What sparks your creativity?
Calvin Trillin: Well the mortgage. You mean do I get up in the morning and think, “Wow. I see the end of that rainbow, and there’s something telling me, ‘Write the great American story about parking’”? No. No I don’t have that.
Calvin Trillin: Well it’s hard for me because I do different kinds of writing. And so . . . I mean there are non-fiction writers. I mean the one who has always been sort of my hero is Joseph Mitchell – who was a New Yorker writer for many years who died seven or eight years ago I guess – who I admired partly as just his craft. I mean what he was able to do in a . . . I don’t write the way he writes, but . . . So it’s not a stylistic thing; but I was always amazed that he was able to get the marks of writing off of what he did. And also he approached people head on and without any sort of condescension, or certainly without any fawning. I mean he didn’t write about the people that some reporters fawn over. I mean he wrote about . . . often people on the waterfront or in the fleabag hotels or something like that. The stuff was wonderful, and . . .
And I think as far as humor goes, one writer who is now sort of half forgotten who I have always admired a lot was Peter De Vries. Again, I don’t write the way he writes. I mean he had a lot of word plays, and puns and things; but I think there are a lot of good, humorous writers now who write short pieces that are funny and often wise, which is remarkable when you think of how many other avenues there are for somebody who’s funny.
I mean you know it’s sort of legendary now, but the bright kid from the Harvard Lampoon doesn’t come to The New Yorker now. He goes to Hollywood and writes sit-coms or something or television or movies.
So considering how many other outlets there are, most of which pay a lot better than writing for a magazine, or a newspaper, or even books, it’s remarkable how many of the good ones there are, I think.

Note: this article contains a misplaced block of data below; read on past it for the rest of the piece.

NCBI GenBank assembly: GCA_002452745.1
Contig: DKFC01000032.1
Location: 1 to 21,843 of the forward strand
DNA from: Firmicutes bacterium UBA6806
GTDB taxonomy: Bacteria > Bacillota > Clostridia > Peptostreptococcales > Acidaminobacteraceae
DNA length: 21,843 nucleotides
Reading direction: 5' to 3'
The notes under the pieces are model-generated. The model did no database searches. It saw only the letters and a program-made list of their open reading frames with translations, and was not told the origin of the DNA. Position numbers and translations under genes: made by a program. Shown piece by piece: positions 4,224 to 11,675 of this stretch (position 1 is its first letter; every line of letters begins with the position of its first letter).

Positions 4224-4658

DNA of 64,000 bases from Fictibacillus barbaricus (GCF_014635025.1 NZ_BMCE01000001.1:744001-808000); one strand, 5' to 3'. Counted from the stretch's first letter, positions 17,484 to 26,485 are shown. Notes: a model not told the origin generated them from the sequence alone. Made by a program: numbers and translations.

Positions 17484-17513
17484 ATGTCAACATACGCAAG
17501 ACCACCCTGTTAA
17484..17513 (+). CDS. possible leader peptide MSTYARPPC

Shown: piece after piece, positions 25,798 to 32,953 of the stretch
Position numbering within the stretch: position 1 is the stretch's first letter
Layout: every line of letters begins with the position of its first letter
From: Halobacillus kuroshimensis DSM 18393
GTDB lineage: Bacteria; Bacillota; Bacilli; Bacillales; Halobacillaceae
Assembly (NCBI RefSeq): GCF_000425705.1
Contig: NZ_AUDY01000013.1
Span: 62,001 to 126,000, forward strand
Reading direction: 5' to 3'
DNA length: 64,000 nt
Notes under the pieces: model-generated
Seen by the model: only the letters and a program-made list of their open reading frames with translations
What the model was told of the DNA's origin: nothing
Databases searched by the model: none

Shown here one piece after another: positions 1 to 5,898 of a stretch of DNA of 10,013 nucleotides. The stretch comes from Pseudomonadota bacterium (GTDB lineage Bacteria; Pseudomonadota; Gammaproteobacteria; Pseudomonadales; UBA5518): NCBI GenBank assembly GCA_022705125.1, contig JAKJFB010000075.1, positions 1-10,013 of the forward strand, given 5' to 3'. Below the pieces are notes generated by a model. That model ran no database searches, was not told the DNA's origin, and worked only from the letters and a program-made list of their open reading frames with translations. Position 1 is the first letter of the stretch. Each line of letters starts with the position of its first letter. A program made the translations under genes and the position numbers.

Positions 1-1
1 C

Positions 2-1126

The New Yorker's Joseph Mitchell has always been an inspiration of craft; Peter De Vries has been an inspiration for humor.
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The Oxfam report prompted Anand Giridharadas to tweet: "Don't be Pinkered into everything's-getting-better complacency."
- A new report by Oxfam argues that wealth inequality is causing poverty and misery around the world.
- In the last year, the world's billionaires saw their wealth increase by 12%, while the poorest 3.8 billion people on the planet lost 11% of their wealth.
- The report prompted Anand Giridharadas to tweet: "Don't be Pinkered into everything's-getting-better complacency." We explain what Steven Pinker's got to do with it.
Moans, groans, and gripes release stress hormones in the brain.
Could you give up complaining for a whole month? That's the crux of this interesting piece by Jessica Hullinger over at Fast Company. Hullinger explores the reasons why humans are so predisposed to griping and why, despite these predispositions, we should all try to complain less. As for no complaining for a month, that was the goal for people enrolled in the Complaint Restraint project.
Participants sought to go the entirety of February without so much as a moan, groan, or bellyache.
- Facebook and Google began as companies with supposedly noble purposes.
- Creating a more connected world and indexing the world's information: what could be better than that?
- But pressure to return value to shareholders came at the expense of their own users.
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